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The interior (open space) of Babylon 5 had night and day; whence came the daytime light? Light sources bright enough to account for the ‘daylight’ were never depicted in the show.

In Arthur C. Clarke’s Rama, the light sources are well described, and very bright.

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1 Answer 1

In a piece originally written on GEnie and archived on the excellent Lurker's Guide website, J. Michael Straczynski describes the station as being;

"...patterned physically after the work of such scientists as Gerard K. O'Neill"

with the central core of the station containing a

"hollow-world look, with fields and hydroponic gardens along the 360-degree circular section (which is about a half-mile, or a mile across)...This area is known as the Garden."

If you study other O'Neill Cyclinders, you can see that they have alternating glass and land sections to allow light but the B5 gardens seem to be lit using a "sun line", either chanelling light from the nearby Epsilon Eridani star using mirrors or simply creating artificial light using the station's powerful fusion reactors. The lack of an obvious channel between the exterior of the station and the interior would strongly suggest that it's the latter.

You can see the "sun lines" in the pictures and video below;

enter image description here

enter image description here

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This is a good answer, but as someone t familiar with the show...how is the website relevant? –  Pureferret Mar 12 at 20:09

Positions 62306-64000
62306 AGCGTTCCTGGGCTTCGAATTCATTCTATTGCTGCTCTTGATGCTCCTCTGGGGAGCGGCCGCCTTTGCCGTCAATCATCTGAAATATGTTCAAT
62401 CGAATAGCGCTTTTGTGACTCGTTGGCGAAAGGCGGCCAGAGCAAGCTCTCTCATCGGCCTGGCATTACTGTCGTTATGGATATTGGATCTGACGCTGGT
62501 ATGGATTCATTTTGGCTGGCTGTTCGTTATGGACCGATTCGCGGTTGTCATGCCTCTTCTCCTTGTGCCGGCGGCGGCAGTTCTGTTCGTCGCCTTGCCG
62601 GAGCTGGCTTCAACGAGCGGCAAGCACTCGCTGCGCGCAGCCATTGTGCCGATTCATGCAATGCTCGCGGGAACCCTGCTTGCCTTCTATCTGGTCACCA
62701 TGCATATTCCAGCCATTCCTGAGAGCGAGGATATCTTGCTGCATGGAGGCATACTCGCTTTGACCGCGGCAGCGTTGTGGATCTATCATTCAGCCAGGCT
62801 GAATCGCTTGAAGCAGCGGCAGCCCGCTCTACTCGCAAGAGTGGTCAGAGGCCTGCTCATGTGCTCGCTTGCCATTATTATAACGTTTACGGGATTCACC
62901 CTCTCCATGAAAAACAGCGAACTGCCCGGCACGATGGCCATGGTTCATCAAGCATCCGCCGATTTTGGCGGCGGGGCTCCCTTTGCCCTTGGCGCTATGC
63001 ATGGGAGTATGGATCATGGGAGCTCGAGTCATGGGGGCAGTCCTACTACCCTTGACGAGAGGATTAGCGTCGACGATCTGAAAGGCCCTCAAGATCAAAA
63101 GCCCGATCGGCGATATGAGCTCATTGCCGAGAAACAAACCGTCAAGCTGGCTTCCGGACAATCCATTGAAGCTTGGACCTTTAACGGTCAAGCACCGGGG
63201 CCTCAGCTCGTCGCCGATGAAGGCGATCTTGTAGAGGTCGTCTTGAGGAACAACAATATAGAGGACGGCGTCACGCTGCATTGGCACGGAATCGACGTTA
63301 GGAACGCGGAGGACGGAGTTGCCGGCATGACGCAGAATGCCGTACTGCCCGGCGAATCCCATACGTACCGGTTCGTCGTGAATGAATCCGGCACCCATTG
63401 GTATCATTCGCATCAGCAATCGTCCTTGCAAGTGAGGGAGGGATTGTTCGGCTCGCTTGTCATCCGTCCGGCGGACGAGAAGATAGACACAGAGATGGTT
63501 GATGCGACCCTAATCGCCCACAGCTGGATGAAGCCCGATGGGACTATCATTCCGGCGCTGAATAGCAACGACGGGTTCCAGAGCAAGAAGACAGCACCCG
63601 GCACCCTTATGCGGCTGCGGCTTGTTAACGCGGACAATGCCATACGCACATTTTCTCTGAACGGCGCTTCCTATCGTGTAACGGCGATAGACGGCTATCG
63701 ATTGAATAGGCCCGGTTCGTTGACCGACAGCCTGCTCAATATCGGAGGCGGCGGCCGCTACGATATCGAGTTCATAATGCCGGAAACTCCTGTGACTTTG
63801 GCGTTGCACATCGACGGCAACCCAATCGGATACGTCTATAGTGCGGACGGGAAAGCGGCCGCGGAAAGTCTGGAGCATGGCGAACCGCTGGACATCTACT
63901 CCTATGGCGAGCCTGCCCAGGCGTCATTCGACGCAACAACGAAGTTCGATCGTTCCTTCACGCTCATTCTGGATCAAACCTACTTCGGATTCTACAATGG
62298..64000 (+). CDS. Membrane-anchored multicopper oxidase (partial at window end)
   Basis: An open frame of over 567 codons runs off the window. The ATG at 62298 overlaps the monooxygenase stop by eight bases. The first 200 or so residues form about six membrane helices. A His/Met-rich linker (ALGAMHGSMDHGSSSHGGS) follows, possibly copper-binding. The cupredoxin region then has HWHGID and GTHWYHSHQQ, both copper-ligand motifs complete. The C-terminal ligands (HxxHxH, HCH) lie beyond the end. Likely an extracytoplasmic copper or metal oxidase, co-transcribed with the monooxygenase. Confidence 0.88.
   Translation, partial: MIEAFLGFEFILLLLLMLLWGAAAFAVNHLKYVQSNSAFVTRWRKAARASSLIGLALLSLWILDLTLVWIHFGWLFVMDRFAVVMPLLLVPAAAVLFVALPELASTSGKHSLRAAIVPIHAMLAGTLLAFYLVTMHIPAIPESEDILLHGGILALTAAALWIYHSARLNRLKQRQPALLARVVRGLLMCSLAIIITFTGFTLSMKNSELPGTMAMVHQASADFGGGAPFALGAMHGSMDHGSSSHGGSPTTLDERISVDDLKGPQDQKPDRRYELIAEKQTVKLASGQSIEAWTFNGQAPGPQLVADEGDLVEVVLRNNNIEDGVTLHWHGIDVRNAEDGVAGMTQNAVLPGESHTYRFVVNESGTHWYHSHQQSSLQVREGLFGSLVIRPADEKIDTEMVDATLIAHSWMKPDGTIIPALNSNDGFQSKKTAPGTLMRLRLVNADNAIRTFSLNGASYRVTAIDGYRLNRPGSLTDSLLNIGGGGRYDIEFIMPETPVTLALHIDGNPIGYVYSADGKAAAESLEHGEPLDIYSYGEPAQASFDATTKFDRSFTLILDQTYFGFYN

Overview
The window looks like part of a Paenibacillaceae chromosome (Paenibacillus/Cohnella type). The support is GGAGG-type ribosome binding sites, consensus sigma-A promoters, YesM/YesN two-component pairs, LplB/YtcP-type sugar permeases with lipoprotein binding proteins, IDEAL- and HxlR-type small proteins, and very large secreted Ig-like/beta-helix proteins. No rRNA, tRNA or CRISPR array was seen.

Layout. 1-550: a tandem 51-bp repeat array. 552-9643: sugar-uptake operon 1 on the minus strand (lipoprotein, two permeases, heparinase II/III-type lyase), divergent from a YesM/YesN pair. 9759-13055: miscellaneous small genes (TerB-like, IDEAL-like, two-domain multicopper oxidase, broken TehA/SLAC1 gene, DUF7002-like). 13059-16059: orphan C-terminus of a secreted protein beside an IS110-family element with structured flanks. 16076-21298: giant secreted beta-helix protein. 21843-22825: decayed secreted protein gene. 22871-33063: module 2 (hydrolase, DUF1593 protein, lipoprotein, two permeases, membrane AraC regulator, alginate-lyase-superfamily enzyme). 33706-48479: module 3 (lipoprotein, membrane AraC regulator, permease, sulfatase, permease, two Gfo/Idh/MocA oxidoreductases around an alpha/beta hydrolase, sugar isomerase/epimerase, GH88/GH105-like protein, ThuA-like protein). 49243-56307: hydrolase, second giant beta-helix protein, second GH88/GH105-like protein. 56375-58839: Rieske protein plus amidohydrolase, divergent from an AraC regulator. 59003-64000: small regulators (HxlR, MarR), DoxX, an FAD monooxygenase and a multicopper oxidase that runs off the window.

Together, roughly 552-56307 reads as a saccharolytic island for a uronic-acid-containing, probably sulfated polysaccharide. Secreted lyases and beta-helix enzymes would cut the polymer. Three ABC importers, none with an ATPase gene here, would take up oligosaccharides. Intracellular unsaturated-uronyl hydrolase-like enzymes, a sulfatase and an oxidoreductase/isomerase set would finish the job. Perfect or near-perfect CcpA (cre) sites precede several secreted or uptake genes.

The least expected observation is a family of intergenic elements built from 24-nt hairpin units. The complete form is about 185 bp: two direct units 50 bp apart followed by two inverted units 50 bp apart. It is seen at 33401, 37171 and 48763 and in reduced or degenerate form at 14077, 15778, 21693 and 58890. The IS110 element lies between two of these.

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@Pureferret - The midwinter.com/lurk/lurker.html website contains an extensive archive of interviews with the series creator. Basically if you want "Voice of God" for Babylon 5 then your first port of call should be the lurker's guide –  Richard Mar 12 at 20:29
    
That’s certainly the best episode to highlight the topic, perhaps, aside from “Mind War.” I don’t think the lights along the central axis are anywhere near bright enough to provide the illumination apparent in the show. What’s the interior radius of the station? Light intensity drops off as the inverse square of distance. –  mlowry Mar 12 at 21:01
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@mlowry: For a long cylindrical light source, the intensity actually falls off (approximately) as just the inverse of the distance, no square. In fact, all that should matter is the ratio between the radii of the light source and habitat cylinders, which, multiplied by the albedo of the habitat surface, should equal the ratio of their surface brightnesses. (To see why, note that, ignoring the end caps and any obstructions, the total light flux that falls on the habitat cylinder must equal the light flux emitted by the light source cylinder.) –  Ilmari Karonen Mar 12 at 22:17
    
Thanks. I knew I was overlooking something. The lights near the axis still seem far too dark, considering how small they are compared to the habitat surface. –  mlowry Mar 12 at 22:17

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